The relevance of fiduciary best practice standards for retirement plan sponsors is rather intuitive, given that legal and performance pressures endured by companies are tremendous, coming from multiple directions and for various reasons. A shift towards heightened awareness of fiduciary responsibilities and ”what not to do” can be seen in many recent ERISA lawsuit settlements alleging breaches in fiduciaries duties, but perhaps none more so than that of ATH Holding Company, LLC.
At the heart of a $23.6M settlement were allegations surrounding the multi-billion dollar retirement plan’s investment and recordkeeping fees. Despite the plan’s investment lineup being almost exclusively composed of Vanguard mutual funds – which are regarded as one of the nation’s leading low-cost index providers – the plaintiffs alleged that the retirement committee should have selected even less expensive share classes. For example, the Plan was offering the Vanguard Extended Market Index Fund, which charged 0.24%, while there was a 0.06% share class available.
Further, the plaintiffs alleged that collective investment trusts and separately managed accounts were available at even less expensive fees than what was available to the plan in a mutual fund product for virtually identical investment strategies.
Differences between various share classes of mutual fund products include the Net Expense Ratio, minimum investment requirements, and revenue sharing amounts (12b-1, Sub-TA and Shareholder Service fees). Revenue sharing is a layered expense on top of the fee paid to the underlying investment manager and it is often used to pay or supplement outside service provider fees for service (advisor, recordkeeper, third-party administrator, etc.). Further confusing the issue, revenue sharing amounts are not consistent across the same share classes of different mutual funds.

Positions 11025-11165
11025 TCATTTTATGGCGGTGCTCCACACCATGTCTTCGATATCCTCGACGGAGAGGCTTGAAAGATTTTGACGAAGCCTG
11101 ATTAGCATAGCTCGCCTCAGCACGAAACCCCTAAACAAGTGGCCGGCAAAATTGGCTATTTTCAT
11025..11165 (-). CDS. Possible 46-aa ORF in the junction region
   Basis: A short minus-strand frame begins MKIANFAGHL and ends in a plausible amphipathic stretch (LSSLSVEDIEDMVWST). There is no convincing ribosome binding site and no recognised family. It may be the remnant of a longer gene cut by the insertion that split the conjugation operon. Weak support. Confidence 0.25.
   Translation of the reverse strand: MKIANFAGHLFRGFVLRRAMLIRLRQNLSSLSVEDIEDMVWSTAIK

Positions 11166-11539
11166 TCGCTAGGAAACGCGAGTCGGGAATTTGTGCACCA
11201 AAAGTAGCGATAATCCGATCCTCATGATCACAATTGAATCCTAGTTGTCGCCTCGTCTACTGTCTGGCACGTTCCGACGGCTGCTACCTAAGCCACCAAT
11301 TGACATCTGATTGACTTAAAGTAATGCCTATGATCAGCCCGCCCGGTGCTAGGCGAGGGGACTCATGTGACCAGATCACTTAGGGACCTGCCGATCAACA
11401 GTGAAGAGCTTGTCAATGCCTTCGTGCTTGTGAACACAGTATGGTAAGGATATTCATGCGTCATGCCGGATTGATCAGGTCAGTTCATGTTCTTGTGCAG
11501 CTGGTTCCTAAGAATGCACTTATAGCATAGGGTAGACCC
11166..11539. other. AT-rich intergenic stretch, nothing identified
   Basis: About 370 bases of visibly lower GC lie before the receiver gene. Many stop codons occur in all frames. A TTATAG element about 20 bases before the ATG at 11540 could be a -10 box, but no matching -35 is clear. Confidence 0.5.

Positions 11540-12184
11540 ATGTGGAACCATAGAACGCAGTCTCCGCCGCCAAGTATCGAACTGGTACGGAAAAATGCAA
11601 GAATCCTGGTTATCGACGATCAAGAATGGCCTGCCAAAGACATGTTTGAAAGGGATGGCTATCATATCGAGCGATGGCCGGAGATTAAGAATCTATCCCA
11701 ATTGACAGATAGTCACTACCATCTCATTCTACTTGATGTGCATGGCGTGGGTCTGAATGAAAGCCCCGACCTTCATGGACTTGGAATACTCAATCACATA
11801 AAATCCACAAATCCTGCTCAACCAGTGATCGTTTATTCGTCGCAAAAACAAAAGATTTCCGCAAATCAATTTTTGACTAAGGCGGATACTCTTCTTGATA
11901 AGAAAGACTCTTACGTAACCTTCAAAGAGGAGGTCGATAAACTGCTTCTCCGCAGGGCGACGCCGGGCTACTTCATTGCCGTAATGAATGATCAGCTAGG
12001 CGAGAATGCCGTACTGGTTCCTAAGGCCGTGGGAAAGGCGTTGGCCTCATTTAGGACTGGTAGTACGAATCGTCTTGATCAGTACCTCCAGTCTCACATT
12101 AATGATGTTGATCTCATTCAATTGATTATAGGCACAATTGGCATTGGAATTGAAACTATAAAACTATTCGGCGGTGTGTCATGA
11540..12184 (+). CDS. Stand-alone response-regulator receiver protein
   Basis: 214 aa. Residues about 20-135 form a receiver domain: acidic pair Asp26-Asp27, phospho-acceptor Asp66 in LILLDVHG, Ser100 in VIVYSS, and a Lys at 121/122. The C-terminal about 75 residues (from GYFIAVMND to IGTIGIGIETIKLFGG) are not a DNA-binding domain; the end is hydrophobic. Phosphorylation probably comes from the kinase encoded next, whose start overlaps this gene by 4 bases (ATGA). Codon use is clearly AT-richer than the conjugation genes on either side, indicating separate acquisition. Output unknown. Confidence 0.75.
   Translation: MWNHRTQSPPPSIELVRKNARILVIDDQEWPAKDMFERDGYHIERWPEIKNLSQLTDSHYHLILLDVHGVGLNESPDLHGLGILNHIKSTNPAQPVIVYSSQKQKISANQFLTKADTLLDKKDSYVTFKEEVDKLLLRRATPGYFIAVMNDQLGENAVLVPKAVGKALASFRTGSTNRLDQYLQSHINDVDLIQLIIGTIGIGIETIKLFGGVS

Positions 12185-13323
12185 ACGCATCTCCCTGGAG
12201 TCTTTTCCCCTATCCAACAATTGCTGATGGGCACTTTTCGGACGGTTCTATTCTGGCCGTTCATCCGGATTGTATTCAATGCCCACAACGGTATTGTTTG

The practice of not offering participants the lowest cost share class available for a given investment strategy is out of alignment with industry best practices standards because it reduces the transparency of fees for participants and may cause certain participants to pay more for the operation of the plan than others, simply as a result of selecting certain investment alternatives.
SD Retirement Solutions recommends the lowest cost share classes of our preferred investments in an effort to eliminate the consideration of how to account for revenue sharing arrangements. When some amount of revenue sharing is unavoidable, we have the option to credit the revenue sharing back to the individual participant’s account that generated it. If that option is not available, we will often credit the revenue sharing against custody fees, not advisory or recordkeeping fees. We believe that this supports our position as an independent investment advisor. Full fee transparency is a philosophy on which we have built our practice as a fee-based SEC Registered Investment Advisory firm.
While the ATH monetary settlement was quite large, there were also a number of nonmonetary terms that were worth noting, including:
The retirement committee must engage an independent investment consultant who is experienced with investment options in defined contributions plans.
The committee must issue a request for proposal (RFP) for recordkeeping services for the plan.
This case and its settlement can serve as a great example of the continued emphasis on share class alternatives and their expenses, which is now inclusive of other investment vehicles for even mid-sized and smaller plans. Similarly, this case also encompasses the preference for setting recordkeeping fees on a per-participant rather than pro rata basis—given the costs for the services does not grow with increases in assets or with new contributions.
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Material discussed is meant for informational purposes only, and it is not to be construed as investment, tax, or legal advice. Please note that individual situations can vary. Therefore, this information should be relied upon when coordinated with individual professional advice.